The question was posed simply and directly to Twitter CEO Jack Dorsey, who isn't generally afraid of letting his feelings be known:
Do social networks have to be neutral?
During the Code Conference on Wednesday in Rancho Palos Verdes, California, Dorsey said a social network needs to hear from "every extreme," no matter what, in order to strike the right balance.
"I think a platform is best when it carries every voice," he said. "I believe we need to build a platform that respects and amplifies every voice in a way that the world needs to hear it.
"So I think a platform, in order to be a platform, has to be free to every opinion and every voice, and I think we need to hear them all."
While the nearly 40-minute long conversation with Dorsey didn't focus on Twitter's nitty-gritty issues, such as its stagnant user growth, continued investor angst over the company's falling stock, and the recent departures of two key executives, it touched on other important issues. Those included on how the platform could be made simpler and safer to use and how it better product overall.
Dorsey shared the spotlight with activist DeRay Mckesson, a Twitter power user/insider and one of the more prominent voices in the #BlackLivesMatter movement. The two met during the uprisings in Ferguson, Missouri, two years ago.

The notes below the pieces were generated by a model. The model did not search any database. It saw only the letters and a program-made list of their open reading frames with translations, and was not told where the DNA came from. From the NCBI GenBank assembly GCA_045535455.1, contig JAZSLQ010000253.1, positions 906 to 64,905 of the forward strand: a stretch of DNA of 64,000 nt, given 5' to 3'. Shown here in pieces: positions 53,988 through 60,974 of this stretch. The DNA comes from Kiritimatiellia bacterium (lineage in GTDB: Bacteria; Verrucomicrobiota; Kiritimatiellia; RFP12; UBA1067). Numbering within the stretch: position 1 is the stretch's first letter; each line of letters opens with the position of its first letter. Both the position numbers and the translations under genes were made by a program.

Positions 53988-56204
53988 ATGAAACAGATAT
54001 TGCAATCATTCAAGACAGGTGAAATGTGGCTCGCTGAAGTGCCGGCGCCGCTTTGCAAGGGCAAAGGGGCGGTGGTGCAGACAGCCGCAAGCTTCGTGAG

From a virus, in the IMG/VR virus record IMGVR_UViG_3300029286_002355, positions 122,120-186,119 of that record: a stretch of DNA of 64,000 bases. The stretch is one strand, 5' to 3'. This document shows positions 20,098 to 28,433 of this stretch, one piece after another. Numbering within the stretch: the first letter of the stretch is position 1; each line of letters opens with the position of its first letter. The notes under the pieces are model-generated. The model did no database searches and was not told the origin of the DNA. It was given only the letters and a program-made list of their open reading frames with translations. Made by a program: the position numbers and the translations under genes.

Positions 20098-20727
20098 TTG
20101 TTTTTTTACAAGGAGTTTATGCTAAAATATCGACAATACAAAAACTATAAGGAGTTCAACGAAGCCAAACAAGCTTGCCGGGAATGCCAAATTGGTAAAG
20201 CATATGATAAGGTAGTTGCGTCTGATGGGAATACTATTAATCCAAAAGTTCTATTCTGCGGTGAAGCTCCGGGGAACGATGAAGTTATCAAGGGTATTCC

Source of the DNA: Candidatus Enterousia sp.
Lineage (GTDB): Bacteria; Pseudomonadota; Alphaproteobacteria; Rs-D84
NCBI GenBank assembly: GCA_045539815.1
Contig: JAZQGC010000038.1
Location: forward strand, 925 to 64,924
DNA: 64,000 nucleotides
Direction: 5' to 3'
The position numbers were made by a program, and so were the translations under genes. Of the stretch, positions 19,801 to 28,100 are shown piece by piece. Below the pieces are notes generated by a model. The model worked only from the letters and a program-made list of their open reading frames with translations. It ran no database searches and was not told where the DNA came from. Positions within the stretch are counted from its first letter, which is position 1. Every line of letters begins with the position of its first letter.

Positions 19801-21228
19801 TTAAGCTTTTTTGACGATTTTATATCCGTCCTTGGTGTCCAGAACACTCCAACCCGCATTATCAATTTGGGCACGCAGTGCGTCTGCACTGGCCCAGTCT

Mckesson said he regularly gets death threats and racial slurs due to his political stances and has blocked more than 19,000 people on Twitter. And that doesn't stop the recent Baltimore mayoral candidate from speaking his mind.
"I think the question is how do we invite more people into the conversation?" Mckesson said. "For us, again, [the Ferguson] protest was this idea of telling the truth in public, and it was important that people who would otherwise not have a platform to be heard, were heard."
Mckesson, who tries Twitter products before they are released publicly, said he likes the platform the way it is but offers some advice.
"I think Twitter should expand and innovate," he said. "I don't want to wake up one day and have Twitter become a different version of Facebook...There's no platform that has a real world impact the way [Twitter] does."
Dorsey was later asked how long is he giving himself to turn the company around. He said his focus is on "velocity" and solidifying the real-time aspect that people turn to Twitter first for.
Dorsey also was asked about how Twitter is dealing with violent entities, including ISIS. He said Twitter has shut down more than 125,000 accounts. "We certainly get help from governments all over the world in pointing out these accounts," he said.
He also acknowledged that the platform could be simpler to use.
Dorsey, who is also the CEO of mobile payments company Square, said he still continues to split his time between both companies. He said he's able to do it by having the right people who can also influence him.
"Is this someone that I will learn from? That's better than me? That will teach me something new and how to run the company better?," he said.
Dorsey remained steadfast that he can continue running two companies simultaneously.
"It's what you do with the time," he said.